Category : Lithuania in the world / Litvak forum

  • this dialogue through inflammatory articles that lack credibility.

    May 19 2012

    • Really I'm totally surprised to know a bit impression in minister decision issue. Thanks a lot!

      May 17 2012

      • I was surprised at your witty comeback to the people who persistently kept on accusing you on having any blind attachment to Jewish people. The moment you blurted out those words, if they were smart enough to understand it, it might've inflicted a bit of damage on their side. I guess that means all the more if they didn't get your point.

        May 17 2012
        • Jon Platakis

          How is it possible for Lithuanians to have an honest and open dialogue about the Holocaust when inflammatory articles, such as the one that appeared in the Baltimore Sun on April 23rd, by Olga Zabludoff, attempt to overwhelm reason and pay scant attention to the complexities of this horrible event.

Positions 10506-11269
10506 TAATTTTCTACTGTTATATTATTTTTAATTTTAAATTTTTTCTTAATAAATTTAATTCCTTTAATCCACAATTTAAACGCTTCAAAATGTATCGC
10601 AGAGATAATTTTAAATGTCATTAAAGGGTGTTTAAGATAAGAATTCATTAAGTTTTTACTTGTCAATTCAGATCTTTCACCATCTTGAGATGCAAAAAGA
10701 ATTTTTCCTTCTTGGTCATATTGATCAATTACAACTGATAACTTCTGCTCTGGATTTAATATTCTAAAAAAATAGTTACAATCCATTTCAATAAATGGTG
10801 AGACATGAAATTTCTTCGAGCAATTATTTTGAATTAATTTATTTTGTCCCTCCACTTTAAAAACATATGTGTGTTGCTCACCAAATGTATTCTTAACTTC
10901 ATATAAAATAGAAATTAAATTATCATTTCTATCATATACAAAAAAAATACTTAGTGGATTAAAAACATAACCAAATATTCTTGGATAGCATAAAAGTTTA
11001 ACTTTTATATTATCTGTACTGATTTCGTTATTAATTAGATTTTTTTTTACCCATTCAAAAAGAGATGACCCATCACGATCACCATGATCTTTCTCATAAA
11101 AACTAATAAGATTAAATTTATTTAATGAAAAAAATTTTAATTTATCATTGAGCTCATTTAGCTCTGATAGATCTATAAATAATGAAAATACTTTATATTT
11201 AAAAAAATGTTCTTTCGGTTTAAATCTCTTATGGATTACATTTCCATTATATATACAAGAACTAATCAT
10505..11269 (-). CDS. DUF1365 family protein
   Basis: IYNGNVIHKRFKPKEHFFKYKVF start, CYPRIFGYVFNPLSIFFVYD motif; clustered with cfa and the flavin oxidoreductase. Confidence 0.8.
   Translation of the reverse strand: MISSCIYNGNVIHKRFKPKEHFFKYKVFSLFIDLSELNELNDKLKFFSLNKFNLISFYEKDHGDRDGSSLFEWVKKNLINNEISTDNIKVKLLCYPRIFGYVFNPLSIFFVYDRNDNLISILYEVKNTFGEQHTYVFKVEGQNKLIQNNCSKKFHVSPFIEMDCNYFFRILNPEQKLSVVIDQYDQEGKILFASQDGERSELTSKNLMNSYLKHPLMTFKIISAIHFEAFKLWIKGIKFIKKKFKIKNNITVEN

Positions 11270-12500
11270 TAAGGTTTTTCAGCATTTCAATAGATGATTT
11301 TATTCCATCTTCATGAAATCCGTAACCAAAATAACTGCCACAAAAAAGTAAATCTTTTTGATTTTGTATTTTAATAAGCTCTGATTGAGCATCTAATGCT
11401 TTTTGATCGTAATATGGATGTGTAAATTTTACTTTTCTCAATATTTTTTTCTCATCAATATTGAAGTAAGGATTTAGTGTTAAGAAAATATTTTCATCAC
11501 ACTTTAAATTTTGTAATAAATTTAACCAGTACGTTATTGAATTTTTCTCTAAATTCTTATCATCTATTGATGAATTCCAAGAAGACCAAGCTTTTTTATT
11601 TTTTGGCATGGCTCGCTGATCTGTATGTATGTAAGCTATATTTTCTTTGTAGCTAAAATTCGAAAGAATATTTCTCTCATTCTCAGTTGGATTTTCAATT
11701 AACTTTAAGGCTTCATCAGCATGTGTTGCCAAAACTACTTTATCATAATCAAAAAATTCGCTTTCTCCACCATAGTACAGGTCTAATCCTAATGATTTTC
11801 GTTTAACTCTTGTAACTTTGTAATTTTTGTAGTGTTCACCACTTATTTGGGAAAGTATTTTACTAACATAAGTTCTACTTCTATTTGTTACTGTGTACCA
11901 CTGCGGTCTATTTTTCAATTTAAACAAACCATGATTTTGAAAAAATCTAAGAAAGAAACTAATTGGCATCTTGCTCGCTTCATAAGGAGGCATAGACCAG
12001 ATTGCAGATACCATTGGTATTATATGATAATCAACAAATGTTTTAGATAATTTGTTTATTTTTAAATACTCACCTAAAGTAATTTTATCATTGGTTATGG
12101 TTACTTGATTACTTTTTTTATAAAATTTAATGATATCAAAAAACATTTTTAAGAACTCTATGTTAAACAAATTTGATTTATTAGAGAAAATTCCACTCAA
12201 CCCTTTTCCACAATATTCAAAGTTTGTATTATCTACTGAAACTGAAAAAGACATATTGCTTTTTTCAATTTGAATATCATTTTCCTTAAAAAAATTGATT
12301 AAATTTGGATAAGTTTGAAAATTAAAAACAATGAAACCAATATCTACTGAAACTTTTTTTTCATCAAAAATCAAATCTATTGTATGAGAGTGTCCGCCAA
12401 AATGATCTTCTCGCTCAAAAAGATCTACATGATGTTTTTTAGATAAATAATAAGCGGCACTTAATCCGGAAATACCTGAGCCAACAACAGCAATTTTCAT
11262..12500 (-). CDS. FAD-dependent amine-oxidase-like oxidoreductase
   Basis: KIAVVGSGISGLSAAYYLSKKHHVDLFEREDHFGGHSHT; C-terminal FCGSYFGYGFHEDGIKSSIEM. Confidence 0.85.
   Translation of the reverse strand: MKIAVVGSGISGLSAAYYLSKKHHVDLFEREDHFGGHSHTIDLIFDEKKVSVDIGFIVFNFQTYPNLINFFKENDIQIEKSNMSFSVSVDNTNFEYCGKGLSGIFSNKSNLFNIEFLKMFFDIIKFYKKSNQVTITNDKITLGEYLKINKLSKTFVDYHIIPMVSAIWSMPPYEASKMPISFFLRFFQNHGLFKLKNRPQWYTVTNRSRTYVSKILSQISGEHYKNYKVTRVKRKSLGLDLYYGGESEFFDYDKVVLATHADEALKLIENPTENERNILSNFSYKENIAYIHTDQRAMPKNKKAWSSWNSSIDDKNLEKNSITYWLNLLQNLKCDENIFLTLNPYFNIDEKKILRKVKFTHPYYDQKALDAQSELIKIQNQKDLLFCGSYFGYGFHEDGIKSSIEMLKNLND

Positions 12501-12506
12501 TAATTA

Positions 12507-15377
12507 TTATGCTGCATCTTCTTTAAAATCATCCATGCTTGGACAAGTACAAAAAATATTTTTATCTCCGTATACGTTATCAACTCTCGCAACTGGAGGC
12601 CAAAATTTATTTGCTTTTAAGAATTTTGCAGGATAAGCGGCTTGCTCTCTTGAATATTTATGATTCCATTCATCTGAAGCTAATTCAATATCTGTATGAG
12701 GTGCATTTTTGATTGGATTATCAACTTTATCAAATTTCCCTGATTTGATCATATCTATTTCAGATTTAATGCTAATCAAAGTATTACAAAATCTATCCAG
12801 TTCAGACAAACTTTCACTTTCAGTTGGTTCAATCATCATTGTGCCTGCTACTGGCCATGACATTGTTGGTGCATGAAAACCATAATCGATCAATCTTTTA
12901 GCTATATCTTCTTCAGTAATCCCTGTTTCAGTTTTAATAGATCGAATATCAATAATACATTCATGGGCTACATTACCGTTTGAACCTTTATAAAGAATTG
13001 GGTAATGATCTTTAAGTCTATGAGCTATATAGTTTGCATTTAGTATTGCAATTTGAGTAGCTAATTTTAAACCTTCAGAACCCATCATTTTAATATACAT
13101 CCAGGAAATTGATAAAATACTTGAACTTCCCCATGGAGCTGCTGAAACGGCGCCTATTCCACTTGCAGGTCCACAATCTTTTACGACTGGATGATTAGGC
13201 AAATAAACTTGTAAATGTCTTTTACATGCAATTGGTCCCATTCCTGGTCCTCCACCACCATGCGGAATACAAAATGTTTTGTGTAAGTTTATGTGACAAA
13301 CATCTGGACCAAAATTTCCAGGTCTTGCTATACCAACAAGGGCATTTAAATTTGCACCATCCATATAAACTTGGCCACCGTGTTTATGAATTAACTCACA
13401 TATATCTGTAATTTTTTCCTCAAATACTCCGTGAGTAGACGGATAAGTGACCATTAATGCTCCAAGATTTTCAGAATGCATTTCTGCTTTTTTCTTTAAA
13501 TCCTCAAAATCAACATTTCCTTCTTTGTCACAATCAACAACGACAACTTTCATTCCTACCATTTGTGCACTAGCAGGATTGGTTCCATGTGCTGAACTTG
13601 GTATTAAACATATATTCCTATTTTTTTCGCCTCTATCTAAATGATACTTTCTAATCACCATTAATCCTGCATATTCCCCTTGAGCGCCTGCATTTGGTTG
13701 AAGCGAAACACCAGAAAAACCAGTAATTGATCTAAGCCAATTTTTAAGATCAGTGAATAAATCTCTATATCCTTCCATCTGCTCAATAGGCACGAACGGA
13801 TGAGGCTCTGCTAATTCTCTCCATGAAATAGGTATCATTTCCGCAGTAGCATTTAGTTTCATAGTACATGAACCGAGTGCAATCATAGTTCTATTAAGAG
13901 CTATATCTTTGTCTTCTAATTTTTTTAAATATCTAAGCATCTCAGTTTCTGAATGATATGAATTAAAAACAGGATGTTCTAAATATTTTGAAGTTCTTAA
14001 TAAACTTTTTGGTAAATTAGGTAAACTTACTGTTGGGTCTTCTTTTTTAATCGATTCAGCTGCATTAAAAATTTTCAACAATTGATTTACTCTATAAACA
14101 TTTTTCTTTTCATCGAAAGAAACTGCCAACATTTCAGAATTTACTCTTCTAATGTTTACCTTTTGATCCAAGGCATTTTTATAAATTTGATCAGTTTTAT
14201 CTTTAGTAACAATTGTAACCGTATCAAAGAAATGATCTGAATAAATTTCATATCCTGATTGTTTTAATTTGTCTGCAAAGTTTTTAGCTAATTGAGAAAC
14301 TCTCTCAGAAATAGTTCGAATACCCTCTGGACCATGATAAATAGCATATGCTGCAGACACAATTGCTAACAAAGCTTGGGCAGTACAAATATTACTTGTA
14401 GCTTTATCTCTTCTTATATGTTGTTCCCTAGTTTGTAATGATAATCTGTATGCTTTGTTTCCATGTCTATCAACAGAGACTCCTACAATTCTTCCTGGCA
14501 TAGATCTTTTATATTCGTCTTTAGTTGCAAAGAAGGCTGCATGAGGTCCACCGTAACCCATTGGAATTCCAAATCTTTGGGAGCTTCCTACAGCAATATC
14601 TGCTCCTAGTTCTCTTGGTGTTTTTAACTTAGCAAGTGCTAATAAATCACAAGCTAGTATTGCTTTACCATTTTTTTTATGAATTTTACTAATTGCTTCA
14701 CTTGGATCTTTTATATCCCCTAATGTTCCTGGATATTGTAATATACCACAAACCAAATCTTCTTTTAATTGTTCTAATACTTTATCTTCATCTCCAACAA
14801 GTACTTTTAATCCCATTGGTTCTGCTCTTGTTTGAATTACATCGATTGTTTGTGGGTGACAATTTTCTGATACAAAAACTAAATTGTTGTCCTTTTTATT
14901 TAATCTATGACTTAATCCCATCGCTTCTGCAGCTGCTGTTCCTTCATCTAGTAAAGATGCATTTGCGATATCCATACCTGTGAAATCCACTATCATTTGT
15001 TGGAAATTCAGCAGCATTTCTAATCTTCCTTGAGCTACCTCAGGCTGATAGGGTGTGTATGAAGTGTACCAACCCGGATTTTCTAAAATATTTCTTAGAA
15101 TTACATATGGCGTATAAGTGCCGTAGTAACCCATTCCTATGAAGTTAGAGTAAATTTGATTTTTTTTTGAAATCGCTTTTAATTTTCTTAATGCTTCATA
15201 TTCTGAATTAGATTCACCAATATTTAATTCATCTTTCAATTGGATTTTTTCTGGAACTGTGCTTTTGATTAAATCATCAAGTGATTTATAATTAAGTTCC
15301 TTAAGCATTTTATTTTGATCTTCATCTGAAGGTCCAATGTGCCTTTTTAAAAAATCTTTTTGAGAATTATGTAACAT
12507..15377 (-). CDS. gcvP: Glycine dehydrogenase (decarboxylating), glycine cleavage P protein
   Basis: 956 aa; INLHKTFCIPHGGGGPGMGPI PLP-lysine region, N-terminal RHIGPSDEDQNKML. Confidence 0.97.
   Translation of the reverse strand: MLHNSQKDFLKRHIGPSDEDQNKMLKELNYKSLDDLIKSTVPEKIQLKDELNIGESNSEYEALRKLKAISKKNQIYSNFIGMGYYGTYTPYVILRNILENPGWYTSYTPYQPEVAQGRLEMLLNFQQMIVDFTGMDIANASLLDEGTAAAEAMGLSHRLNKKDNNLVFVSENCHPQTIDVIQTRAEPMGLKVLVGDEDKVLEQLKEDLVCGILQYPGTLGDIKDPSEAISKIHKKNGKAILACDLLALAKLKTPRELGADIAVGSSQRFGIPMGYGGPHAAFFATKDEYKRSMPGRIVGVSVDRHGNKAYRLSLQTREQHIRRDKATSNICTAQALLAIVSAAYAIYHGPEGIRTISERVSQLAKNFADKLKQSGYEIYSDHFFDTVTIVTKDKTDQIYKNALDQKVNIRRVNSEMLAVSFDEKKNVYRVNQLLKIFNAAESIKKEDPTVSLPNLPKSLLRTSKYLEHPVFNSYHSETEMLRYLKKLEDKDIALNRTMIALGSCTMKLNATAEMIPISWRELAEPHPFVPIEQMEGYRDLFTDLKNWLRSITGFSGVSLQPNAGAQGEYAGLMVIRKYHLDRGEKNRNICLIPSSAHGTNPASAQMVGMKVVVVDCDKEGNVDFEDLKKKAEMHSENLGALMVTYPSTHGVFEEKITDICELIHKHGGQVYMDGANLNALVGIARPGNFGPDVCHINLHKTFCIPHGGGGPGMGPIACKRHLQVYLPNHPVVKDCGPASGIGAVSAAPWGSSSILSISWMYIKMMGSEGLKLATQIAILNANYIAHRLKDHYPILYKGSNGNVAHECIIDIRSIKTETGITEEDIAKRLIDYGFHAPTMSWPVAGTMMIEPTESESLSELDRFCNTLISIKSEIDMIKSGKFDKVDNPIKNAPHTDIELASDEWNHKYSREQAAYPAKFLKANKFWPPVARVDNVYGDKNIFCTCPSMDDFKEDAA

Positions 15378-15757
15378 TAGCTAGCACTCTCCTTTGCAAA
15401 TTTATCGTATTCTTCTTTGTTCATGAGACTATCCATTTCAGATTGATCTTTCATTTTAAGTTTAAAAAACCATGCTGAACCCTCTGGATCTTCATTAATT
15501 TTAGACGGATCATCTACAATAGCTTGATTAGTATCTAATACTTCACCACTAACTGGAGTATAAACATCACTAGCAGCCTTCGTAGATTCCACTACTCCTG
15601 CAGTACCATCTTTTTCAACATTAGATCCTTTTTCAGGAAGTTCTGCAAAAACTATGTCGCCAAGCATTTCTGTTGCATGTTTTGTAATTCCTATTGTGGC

To illustrate my point, in attacking Ellen Cassedy’s article, Zabludoff states, “Articles like Ms. Cassedy’s, which praise the cross-cultural events held at the Lithuanian Embassy in Washington, D.C., and give stoic accounts about Holocaust education programs in Lithuania, are worked into the global mass media in order to mold a new face for Lithuania. But, Lithuania’s new face sculped by her PR meisters lacks credibility,” Zabludoff is an example of one who does not, or refuses to understand that this is not a black or white issue.